Although a majority (68.9 percent) of American households live in owner-occupied units—including single-family site-built homes, manufactured homes, and condominiums— a substantial minority are renters. The percentage of rental households stood at 53.5 in 1900, remained relatively constant until 1940, dropped below 40 percent by 1960 during the post-World War II building boom, and has declined slowly since.
From a market point-of-view, rental housing provides the investor with return both in rents and in property appreciation. For several decades, market conditions in most areas have not favored constructing new units for low- and moderate-income tenants. Increasingly, the most desirable apartments in core city areas are being renovated and sold as condominiums to urban professionals. New multiple- unit construction in suburbia also favors condominiums over rentals.
The U.S. Department of Housing and Urban Development (HUD), created in 1965, has attempted through subsidies and tax incentives to improve the stock and quality of rental housing in cities. The business of housing low-income renters has become dependent on these subsidies and is increasingly handled through state and local government and through nonprofits. There have been many scandals involving corporate diversion of HUD funds into development projects unconnected with the core mission of providing safe affordable housing to the urban poor.
Mobile and Manufactured Homes
Virtually unknown before World War II, mobile and manufactured homes have since become a fixture of the American housing market. During and immediately after World War II, a basic eight-by twenty- foot sleeping unit on wheels, without plumbing, served as temporary housing for defense workers and returning veterans. During the 1950’s, this evolved into a boxy twelve-by-forty-foot dwelling with kitchen and bath, technically mobile but usually permanently installed in a park or on rural land. In 1976, when such dwellings were first included in national housing legislation, the term “manufactured home” replaced “mobile home.”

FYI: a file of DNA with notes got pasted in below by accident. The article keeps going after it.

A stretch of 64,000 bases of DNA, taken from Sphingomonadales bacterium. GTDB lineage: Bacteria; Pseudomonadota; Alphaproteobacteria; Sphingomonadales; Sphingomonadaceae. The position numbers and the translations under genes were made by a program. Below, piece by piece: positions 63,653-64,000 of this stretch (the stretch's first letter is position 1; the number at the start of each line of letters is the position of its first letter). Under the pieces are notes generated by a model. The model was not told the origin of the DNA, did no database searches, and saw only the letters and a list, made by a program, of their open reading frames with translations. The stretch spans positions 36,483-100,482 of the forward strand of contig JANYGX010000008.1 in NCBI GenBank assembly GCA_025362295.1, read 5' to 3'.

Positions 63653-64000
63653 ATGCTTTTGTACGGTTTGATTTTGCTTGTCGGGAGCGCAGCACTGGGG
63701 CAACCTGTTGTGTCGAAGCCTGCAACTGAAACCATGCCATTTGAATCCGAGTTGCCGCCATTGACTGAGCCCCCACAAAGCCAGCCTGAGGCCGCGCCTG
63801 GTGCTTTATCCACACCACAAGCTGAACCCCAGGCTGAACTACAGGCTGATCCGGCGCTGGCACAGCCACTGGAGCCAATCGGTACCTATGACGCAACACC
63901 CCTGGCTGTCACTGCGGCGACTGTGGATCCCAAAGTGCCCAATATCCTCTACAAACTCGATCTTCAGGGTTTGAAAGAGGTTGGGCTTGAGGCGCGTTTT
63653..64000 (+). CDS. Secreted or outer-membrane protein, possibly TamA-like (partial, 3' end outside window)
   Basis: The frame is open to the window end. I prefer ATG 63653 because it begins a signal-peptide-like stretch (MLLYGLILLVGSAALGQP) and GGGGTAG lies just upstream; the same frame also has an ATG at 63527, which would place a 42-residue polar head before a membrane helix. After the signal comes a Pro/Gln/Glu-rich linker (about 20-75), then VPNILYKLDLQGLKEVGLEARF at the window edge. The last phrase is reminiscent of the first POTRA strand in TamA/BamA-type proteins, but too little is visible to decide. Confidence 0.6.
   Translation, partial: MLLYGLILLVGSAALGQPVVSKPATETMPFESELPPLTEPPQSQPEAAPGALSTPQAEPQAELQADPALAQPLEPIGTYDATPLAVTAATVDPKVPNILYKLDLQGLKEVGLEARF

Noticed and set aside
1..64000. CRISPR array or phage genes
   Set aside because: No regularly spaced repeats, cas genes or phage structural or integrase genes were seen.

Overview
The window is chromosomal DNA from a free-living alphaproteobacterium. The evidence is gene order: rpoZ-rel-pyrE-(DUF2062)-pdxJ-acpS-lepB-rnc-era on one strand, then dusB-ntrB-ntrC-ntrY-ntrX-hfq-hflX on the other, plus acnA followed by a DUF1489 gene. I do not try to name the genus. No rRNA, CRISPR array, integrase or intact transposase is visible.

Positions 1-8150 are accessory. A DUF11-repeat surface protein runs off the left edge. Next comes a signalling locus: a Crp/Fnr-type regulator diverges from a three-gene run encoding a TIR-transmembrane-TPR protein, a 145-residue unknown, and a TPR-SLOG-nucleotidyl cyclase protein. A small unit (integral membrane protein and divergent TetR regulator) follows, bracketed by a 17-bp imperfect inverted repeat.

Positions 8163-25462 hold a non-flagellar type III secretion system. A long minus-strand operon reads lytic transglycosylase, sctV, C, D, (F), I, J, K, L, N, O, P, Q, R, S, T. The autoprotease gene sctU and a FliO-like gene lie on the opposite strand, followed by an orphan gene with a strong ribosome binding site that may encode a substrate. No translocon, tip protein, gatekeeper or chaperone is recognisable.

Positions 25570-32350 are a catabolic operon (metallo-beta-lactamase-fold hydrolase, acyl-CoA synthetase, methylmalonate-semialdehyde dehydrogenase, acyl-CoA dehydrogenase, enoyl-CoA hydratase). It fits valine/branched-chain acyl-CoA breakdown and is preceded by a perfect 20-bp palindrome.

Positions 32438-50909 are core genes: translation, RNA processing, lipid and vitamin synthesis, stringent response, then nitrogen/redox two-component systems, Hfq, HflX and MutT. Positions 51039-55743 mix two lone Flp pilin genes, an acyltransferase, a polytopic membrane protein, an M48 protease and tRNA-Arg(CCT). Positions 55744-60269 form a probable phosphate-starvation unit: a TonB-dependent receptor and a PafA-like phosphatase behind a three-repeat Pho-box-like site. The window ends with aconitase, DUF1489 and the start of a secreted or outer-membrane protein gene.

During the early twenty-first century, Americans lived in 8.8 million manufactured homes, 8 percent of the nation’s total housing units. These were concentrated in rural and low-income areas. The market for manufactured homes and the laws pertaining to them are a curious hybrid between real estate and motor vehicles. Older units indeed had many of the characteristics of motor vehicles, notably rapid depreciation that deprived this nominal form of home ownership of much of its long-term value. Newer manufactured homes, especially when installed on a foundation on land the buyer owns, differ rather little from lower-end site-built homes and retain their value if meticulously maintained. FHA backed financing is available for manufactured homes. They are an important source of affordable housing, particularly in the South.
In many areas, land occupied by rental trailer parks came under pressure to be used for more lucrative developments. A tendency of local planners to welcome eradication of something regarded as an eyesore was tempered by growing recognition of the vital role manufactured-home parks play in housing lower-income workers and elderly people on limited fixed incomes.
Duany, Andres, Elizabeth Plater, and Jeff Speck. Suburban Nation: The Rise of Sprawl and the Decline of the American Dream. New York: North Point Press, 2000. Contrasts the contrived development of suburbia with evolution of a village; critical of role of the FHA.
Fletcher, June. House Poor: Pumped-Up Prices, Rising Rates, and Mortgages on Steroids. New York: Collins, 2005. Principally concerned with runaway development in the preceding decade, declining affordability, and the shaky creative financing that fueled these trends.
Hayden, Dolores. Building Suburbia: Green Fields and Urban Growth, 1820-2000. New York: Pantheon Books, 2003. Thorough and well-documented account of real estate development including social and financial aspects; good coverage of the period before World War II.
Hornstein, Jeffrey M. A Nation of Realtors: A Cultural History of the Twentieth Century American Middle Class. Durham, N.C.: Duke University Press, 2005. Emphasizes the interaction between the real estate industry and the American political system. sociological in approach.
Wright, Russell O. Chronology of Housing in the United States. Jefferson, N.C.: McFarland, 2007. This time-wise look at American housing, from the arrival of the settlers to the twenty-first century, examines the transition from rural to urban life and issues such as sanitation, defense, and water supplies.
See also: Land laws; Commercial real estate industry.